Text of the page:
My hope would be to not necessarily work out all the details tomorrow, but instead to come to agreement on this number of fragments (3) and their character, so that subsequent meetings  can be focused on implementation rather than policy.?
?

Regards,?

Alan?
?

?

 


 


 

-----Original Message-----
From: Alan Ruttenberg <alanruttenberg@gmail.com>
To: Web Ontology Language ((OWL)) Working Group WG <public-owl-wg@w3.org>
Sent: Tue, 19 Feb 2008 10:27 am
Subject: Fragments discussion, continued










It seems (I hope) we are getting closer to some sort of mutual understanding of our needs for fragments. I'd like to sketch out the shape of what I'd be happy to see as an outcome of tomorrow's meeting.?
?

I think we've heard convincing arguments that having a large number of fragments in Rec track, absent strong justification for each, isn't desirable. On the other hand, I'd like to put forward that there are compelling reasons to acknowledge OWL Lite, in the manner I've proposed, and to put 3 fragments on rec track, and proceed in subsequent meetings to nail down details of specification and documentation.?
?

The fragments:?
?

1) OWL Prime (details of exactly what is in or out of OWL Prime remain to be worked out). Justified by specific industry interest from Oracle and HP, and to address the constituency that wishes to have a workable and more easily understandable rule-based OWL.?

2) EL++. Justified by existing academic and commercial implementations, useful computational properties (polytime) and demonstrated use for working with important ontologies for biomedicine, a field which has been at the leading edge of Semantic Web adoption.?

3) A fragment characterized by scalability to large numbers of instances (not necessarily scalable tbox) , but with strong guarantees with respect to completeness and consistency detection.?

This is probably DL-Lite, but I want to leave the door open to input from IBM, who's SHER implementation might also fit the bill. We haven't discussed this fragment much, so I'll give my view of why it is justified. Such a fragment  fills a hole that neither of two other fragments fill, as It is likely that OWL Prime will not allow existentials in  a rule head (following pD*), and EL++ is not as scalable. In addition DL-Lite is implementable in relational databases with queries translatable to SQL. I have heard of two academic implementations ("the italians" &  Jeff Pan) and a commercial implementation - Clark and Parsia's, and the nature of the fragment is such that it would be easily adoptable by relational database providers. Finally, it is my judgement, as a user, that strong guarantees of the ability to detect inconsistency and give complete answers bring high value to science applications.?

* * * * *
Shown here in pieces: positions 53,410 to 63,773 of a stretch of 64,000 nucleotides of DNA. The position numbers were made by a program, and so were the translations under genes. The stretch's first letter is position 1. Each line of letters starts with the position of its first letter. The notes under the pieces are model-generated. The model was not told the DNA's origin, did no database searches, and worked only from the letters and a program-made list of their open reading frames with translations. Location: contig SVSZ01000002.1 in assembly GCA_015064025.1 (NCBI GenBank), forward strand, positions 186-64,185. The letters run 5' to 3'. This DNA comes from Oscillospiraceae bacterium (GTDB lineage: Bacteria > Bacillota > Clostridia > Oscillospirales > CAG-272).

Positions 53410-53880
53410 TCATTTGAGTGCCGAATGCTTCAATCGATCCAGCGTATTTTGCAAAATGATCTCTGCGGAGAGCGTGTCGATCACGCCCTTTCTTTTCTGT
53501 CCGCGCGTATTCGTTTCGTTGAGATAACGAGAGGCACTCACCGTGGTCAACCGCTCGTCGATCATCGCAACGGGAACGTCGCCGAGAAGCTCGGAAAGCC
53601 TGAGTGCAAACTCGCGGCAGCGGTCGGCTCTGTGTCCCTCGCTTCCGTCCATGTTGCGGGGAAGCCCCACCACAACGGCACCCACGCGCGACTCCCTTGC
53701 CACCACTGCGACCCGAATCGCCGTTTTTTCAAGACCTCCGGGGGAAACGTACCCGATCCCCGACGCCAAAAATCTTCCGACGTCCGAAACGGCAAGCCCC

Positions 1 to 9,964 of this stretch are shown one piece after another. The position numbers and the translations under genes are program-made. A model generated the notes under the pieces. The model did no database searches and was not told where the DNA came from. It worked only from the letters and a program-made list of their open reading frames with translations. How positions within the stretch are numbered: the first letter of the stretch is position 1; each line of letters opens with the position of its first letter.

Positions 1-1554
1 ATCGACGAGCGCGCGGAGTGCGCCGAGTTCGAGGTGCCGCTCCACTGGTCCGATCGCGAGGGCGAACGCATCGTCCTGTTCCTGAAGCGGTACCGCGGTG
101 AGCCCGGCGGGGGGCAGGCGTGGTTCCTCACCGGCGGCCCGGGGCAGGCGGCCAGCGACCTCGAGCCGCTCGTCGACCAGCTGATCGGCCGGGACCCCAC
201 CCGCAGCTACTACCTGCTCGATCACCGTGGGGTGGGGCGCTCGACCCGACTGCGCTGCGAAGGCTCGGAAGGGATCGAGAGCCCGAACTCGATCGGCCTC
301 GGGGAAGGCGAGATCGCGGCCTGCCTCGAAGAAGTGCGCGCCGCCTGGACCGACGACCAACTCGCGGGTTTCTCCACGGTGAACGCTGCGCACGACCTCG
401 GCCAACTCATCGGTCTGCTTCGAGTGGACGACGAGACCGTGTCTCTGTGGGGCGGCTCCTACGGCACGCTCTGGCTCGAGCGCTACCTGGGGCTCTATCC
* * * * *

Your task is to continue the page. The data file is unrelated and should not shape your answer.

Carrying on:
?

To recap the OWL Lite proposal, the suggestion is to keep OWL Lite, unchanged, to support existing users, verify that it behaves as before using OWL 1.1 DL semantics, and write a Note to explain its status.?
?

Remaining fragments in the current Fragments document, would be described in one or more WG Notes.?
?

My hope would be to not necessarily work out all the details tomorrow, but instead to come to agreement on this number of fragments (3) and their character, so that subsequent meetings  can be focused on implementation rather than policy.?
?

Regards,?

Alan?
?

?




 


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Received on Wednesday, 20 February 2008 18:04:55 GMT